As mentioned at the beginning of this article, changes in the business environment have resulted in some significant obstacles to a better dialogue – the diversity of shareholder groups with potentially conflicting agendas and the difficulty of identifying beneficial shareholders, for example. The HKICS report points to another reason, however, for the disconnect. The survey results indicate that, for many listed companies, shareholder communications is treated as a matter of compliance rather than a strategic advantage. ‘It is reactively driven by rules and regulation, rather than proactively driven by a choice to communicate and engage with shareholders,’ the report states.

The report assesses the implications of these results, but also attempts to provide a way forward for improving shareholder communications in Hong Kong. The good news is that the obstacles to better engagement are not insurmountable, and the report makes specific recommendations on the way forward for listed issuers and shareholders – the two parties to the dialogue – but also for regulators whose role can have a significant influence on achieving better outcomes.


For listed issuers

The message for the main audience of the HKICS report – listed companies in Hong Kong – is the need to address ‘five imperatives’ as a way to improve shareholder communications. These are to:

  1. develop an investor relations strategy within the corporate strategy
  2. know and regularly review your shareholder base
  3. formulate and regularly review shareholder communications policies
  4. formulate and regularly review shareholder engagement policies, and
  5. review the responsibility and accountability for investor relations.

For shareholders

The new HKICS report makes it clear that a shareholder relationship, like any relationship, can only function through the efforts of both sides. ‘Thus, shareholders need to express their needs and expectations regarding investor relations to listed companies, and to provide feedback, positive and negative, on the information they receive,’ the report states. The report also makes the point that investors should have access to a sufficiently senior level in the company. These approaches are consistent with the Securities and Futures Commission’s (SFC) voluntary Principles of Responsible Ownership.

The Principles, published in March 2016, seek to promote greater understanding among investors of their share ownership responsibilities. The growing presence of institutional investors in the Hong Kong market has meant a growing investor lobby with the incentives and resources to monitor their investee companies’ performance, decisions and corporate actions. The SFC sees its new investor code as complementary to the existing legal framework for promoting corporate governance, which has historically been focused on corporate and directors’ obligations.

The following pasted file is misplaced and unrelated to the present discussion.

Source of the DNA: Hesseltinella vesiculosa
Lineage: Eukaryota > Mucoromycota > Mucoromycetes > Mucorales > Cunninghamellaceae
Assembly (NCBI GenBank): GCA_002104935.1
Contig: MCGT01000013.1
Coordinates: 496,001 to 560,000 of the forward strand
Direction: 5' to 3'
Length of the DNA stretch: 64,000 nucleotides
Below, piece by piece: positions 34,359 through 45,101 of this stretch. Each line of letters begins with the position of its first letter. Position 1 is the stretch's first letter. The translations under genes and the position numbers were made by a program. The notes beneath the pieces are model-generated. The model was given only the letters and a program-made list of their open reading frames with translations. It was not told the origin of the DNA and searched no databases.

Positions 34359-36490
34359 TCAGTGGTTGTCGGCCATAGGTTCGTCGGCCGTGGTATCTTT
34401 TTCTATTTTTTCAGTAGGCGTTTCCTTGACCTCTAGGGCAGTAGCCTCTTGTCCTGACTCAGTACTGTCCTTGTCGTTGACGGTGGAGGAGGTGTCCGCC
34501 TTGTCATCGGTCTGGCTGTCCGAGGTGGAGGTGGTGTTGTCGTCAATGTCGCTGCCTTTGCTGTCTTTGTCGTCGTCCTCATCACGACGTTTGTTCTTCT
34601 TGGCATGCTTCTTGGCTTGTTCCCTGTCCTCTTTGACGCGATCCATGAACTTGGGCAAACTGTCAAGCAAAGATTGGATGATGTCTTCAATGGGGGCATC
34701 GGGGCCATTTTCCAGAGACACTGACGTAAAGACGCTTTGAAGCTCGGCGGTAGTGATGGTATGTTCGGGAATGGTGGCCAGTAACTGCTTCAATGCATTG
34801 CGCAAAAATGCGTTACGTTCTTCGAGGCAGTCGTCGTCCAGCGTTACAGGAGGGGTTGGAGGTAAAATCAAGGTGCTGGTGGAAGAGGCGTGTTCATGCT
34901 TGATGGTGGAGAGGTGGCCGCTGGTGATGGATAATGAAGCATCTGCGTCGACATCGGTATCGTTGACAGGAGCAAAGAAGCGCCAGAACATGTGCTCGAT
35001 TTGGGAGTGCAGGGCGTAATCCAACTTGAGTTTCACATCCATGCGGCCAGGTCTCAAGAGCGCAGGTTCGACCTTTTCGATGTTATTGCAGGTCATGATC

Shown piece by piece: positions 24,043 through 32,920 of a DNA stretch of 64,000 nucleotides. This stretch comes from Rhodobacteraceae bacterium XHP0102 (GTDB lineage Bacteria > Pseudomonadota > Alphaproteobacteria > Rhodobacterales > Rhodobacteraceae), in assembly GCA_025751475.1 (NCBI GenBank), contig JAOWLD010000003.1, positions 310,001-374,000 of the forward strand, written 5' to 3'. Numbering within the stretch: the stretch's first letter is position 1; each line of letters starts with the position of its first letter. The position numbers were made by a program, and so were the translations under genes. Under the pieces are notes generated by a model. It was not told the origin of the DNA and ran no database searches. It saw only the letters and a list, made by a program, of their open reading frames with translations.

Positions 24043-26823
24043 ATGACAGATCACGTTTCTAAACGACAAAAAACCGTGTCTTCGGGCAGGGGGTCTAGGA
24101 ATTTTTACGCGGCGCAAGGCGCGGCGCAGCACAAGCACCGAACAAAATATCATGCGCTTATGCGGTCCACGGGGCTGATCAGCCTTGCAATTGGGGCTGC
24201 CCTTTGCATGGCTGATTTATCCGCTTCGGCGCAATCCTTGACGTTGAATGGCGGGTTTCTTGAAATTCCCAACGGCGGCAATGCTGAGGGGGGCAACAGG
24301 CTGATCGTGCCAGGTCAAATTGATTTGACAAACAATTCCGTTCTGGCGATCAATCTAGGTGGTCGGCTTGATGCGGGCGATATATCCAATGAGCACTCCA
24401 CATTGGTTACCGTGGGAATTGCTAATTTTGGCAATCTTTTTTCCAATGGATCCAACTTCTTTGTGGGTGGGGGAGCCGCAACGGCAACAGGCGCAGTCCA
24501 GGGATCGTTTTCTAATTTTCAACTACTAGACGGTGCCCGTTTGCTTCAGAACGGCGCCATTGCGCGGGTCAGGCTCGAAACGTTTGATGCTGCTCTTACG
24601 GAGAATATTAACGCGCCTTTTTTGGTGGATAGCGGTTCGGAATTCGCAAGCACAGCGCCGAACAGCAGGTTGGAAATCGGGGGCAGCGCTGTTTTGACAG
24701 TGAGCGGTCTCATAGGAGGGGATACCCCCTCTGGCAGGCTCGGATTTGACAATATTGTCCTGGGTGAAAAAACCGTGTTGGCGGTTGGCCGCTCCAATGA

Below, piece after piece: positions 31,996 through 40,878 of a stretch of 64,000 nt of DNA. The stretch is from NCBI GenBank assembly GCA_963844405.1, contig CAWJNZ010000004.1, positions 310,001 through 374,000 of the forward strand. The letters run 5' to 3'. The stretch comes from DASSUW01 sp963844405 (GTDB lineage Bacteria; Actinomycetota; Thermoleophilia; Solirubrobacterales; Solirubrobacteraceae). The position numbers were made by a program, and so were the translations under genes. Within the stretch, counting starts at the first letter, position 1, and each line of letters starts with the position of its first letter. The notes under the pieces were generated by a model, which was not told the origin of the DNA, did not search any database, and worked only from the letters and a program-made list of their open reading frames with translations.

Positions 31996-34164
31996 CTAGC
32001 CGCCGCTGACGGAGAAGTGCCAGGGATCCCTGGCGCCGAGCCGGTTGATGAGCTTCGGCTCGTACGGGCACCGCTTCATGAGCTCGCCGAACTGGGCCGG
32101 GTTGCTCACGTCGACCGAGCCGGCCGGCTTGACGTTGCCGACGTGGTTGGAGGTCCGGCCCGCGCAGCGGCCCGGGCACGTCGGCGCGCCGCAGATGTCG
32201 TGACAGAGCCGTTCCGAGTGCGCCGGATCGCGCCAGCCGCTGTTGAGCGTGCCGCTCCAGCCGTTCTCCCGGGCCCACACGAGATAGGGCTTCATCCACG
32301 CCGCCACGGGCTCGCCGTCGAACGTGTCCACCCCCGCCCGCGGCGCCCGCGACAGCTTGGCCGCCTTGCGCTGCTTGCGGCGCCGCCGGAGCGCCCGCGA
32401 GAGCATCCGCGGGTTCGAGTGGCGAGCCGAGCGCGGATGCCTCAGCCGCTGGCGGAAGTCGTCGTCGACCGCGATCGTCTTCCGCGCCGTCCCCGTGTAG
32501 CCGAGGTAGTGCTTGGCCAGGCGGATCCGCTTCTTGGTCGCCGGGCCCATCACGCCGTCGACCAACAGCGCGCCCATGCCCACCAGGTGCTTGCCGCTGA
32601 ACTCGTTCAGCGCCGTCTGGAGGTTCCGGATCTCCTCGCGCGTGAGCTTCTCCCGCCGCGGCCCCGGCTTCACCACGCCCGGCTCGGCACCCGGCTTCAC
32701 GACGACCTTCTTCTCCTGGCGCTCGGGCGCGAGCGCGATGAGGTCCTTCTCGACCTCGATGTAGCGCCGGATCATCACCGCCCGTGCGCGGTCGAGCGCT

For regulators

The new HKICS report has been well received by regulators in Hong Kong. The benefits for the market as a whole of improving shareholder communications has not been lost on both the SFC and the stock exchange. The survey findings on which the report is based will therefore be of interest to all parties hoping to understand the level of importance given to shareholder communications by both listed companies and investors. Moreover, given the apparent shortcomings in the underlying commitment by a sizeable proportion of listed companies to shareholder communications, the report argues in favour of a switch of emphasis away from ever-increasing disclosure requirements and towards the need for an effective dialogue with investors.

‘[Regulators] might consider less emphasis, perhaps a pause, on regulating the volume and scope of reporting, and place greater weight on quality, requiring listed companies to explain how they realise their commitment to shareholder communications. This would include listed companies specifically reporting on their performance and progress in regards to the five imperatives suggested above,’ the report states.

Kieran Colvert, Editor, CSj


SIDEBAR: Online resources

The Hong Kong Institute of Chartered Secretaries (www.hkics.org.hk)
In addition to the newly published Shareholder communications research report reviewed in this article, HKICS published two guidance notes – Investor Relations Part I and Investor Relations Part II – in March 2009 and June 2009 respectively. Readers can also consult the ’10-point guide to the company secretary’s role in shareholder engagement’ authored by Philip Armstrong, Senior Advisor, Corporate Governance, International Finance Corporation, published in the June 2015 edition of CSj (see pages 18-19).

The Corporate Secretaries International Association (www.csia.org)
In 2015, CSIA published its guidance on international best practice in shareholder engagement for corporate secretaries – Shareholder Engagement: Practical Steps for Corporate Secretaries.

The Hong Kong Securities and Futures Commission (www.sfc.org)
The SFC recently published Hong Kong’s first investor’s stewardship code – Principles of Responsible Ownership.